Well-Aged Collectibles

I don’t want to seem ungrateful, pumpkin spice calzone. But I’ll take my chances.

The whole collection has not been unboxed yet, but a generous soul has just given me half a box of newspapers dealing with the Oliver North investigations, and two boxes of newspapers dealing with the election and inauguration of Barack Obama. I have been promised that there is at least one box of magazines dealing with September 11.

“These are real collectibles,” she told me.

I cannot argue with that. They ARE real collectibles. They are also NOT really valuable.

I’ve mentioned this before, cranberry latte: they ARE collectible, and I wish YOU’D collect them. I’d rather wait, oh, sixty or seventy years. 125 years might be better.

See, it was a phase the nation went through in the 60s and 70s. We all discovered that old newspapers and comic books and baseball cards and political buttons were helpful in bringing back a bygone era. A candy wrapper from 1935 can tell you things you may not have realized about the past. (For one thing, there was once a time when the government didn’t warn us about the calories and fat content of food. (This is why we call them the Good Old Days.)

And people starting collecting stuff. I’m in favor of this, I see no harm in it, and I sneer at those of you who are muttering “Hoarder”. All I object to is that assumption that these things are of huge and remarkable value.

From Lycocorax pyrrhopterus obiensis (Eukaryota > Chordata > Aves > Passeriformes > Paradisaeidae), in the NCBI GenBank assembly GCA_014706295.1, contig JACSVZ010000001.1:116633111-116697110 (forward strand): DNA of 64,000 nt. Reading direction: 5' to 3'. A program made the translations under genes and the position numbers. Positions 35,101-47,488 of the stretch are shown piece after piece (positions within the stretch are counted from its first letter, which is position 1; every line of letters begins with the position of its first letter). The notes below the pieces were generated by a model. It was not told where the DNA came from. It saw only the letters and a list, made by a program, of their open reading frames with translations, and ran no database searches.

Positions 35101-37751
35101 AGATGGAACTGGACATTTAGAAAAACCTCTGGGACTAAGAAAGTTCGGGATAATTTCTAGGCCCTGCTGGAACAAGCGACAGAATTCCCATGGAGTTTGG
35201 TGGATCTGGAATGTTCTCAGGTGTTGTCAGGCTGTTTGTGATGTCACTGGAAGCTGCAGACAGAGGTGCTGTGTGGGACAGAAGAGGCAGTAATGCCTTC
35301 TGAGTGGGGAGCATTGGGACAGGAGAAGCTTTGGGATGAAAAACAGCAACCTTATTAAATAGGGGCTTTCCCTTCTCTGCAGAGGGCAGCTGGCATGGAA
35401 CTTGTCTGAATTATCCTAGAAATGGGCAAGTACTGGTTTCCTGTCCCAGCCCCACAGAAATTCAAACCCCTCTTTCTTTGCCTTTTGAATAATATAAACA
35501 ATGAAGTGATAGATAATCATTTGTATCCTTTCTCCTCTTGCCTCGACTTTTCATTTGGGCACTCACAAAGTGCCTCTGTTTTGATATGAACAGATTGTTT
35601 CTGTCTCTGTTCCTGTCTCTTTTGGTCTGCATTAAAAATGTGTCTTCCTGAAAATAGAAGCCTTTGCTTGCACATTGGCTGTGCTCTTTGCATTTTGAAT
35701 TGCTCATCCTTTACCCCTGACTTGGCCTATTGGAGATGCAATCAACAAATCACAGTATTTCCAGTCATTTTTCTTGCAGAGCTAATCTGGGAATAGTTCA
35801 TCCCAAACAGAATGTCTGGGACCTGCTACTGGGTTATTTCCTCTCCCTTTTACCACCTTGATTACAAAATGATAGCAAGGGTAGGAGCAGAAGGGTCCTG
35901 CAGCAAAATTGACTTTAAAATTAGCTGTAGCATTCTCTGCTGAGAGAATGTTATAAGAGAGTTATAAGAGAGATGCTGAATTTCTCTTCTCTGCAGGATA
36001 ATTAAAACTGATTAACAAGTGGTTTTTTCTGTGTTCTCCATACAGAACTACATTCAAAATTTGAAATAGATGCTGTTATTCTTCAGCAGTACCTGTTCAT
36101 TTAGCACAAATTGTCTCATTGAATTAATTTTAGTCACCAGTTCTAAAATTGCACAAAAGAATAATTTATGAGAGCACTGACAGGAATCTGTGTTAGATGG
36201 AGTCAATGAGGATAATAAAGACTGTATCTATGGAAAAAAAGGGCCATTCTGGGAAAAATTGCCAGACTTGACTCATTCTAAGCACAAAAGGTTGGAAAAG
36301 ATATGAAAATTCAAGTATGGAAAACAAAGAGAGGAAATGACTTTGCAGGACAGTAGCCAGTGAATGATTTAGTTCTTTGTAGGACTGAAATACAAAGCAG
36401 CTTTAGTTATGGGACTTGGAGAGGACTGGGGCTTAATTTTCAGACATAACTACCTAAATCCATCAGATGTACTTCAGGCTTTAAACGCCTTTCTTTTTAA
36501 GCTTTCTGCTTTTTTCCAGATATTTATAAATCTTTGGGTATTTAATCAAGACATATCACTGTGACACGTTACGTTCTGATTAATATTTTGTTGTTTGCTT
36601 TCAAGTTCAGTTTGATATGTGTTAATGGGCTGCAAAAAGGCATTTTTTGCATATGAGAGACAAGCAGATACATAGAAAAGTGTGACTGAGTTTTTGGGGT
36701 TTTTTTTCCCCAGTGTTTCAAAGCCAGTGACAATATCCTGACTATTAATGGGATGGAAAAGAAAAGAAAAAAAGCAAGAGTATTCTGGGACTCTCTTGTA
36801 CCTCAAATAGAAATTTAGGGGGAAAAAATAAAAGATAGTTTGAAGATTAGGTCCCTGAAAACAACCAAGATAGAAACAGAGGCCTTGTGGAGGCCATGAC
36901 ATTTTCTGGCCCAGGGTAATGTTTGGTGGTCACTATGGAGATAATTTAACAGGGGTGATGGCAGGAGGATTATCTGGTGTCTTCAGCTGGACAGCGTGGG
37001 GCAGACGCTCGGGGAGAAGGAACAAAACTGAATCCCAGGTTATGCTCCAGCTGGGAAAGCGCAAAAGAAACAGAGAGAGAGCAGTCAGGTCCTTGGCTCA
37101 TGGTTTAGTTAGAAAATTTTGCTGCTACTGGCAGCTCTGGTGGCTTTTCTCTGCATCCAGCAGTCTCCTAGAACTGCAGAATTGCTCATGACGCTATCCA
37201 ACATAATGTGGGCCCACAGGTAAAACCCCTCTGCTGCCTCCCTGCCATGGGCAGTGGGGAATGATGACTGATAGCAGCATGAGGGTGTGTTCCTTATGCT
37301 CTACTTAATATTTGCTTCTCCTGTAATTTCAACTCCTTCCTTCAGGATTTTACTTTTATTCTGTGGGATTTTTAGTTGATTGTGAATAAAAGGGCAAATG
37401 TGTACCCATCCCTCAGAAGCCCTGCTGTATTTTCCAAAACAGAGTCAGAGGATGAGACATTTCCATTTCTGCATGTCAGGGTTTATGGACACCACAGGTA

“The library should probably keep this: it’s historic” said one of my constant advice-givers, on seeing the New Yorker issue with the solid black cover for September 11.

Yes, it is historic, and roughly 120,000 households in this country kept a copy for that very same reason. Allowing for coffee spills and overflowing dishwashers, I would guess there are probably 119,987 pristine mint copies sitting out there waiting to be donated to a Book Fair.

Where is that newspaper with the account of the assassination of President Lincoln? Now THAT would be valuable. (spoiler: but there have been plenty of forgeries, so watch it.) I’ll tell you where it is. Your Great-Great-Great Aunt Booney saved a copy because she thought it was historic. So did everybody else on the block. So her grand-daughter (Great-Aunt Rosalie—the one who ran off the Canada with the lard salesman) threw it away because it had been sitting around in the cupboard so long and, anyway, nobody wants old newspapers.

That’s what has to happen for your real collectible to become a saleable collectible: it has to outlive its contemporaries. And because of that nostalgia boom of the 60s and 70s, a lot of fine collectibles are still not in the First Issue of Superman class, even after half a century.

Hey, did you know that in 1960, the Richard Nixon campaign came up with the slogan “Click With Dick” and put out a lot of little metal clickers? This didn’t click with the public (It was no “I Like Ike”) but it was something different. A Click With Dick clicker in excellent condition, with his face on it, is worth…well, maybe two or three of these Ollie North newspapers.

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